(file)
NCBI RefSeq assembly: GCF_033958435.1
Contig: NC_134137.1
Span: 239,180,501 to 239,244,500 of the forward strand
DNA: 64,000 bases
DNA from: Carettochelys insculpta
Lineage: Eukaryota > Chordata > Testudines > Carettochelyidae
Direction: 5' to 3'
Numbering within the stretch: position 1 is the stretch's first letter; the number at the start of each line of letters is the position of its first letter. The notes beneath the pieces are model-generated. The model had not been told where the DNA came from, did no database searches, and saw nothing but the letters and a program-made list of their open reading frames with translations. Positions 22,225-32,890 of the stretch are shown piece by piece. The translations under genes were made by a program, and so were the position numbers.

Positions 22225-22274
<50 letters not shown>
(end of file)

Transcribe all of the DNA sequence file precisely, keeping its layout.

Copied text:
NCBI RefSeq assembly: GCF_033958435.1
Contig: NC_134137.1
Span: 239,180,501 to 239,244,500 of the forward strand
DNA: 64,000 bases
DNA from: Carettochelys insculpta
Lineage: Eukaryota > Chordata > Testudines > Carettochelyidae
Direction: 5' to 3'
Numbering within the stretch: position 1 is the stretch's first letter; the number at the start of each line of letters is the position of its first letter. The notes beneath the pieces are model-generated. The model had not been told where the DNA came from, did no database searches, and saw nothing but the letters and a program-made list of their open reading frames with translations. Positions 22,225-32,890 of the stretch are shown piece by piece. The translations under genes were made by a program, and so were the position numbers.

Positions 22225-22274
<50 letters not shown>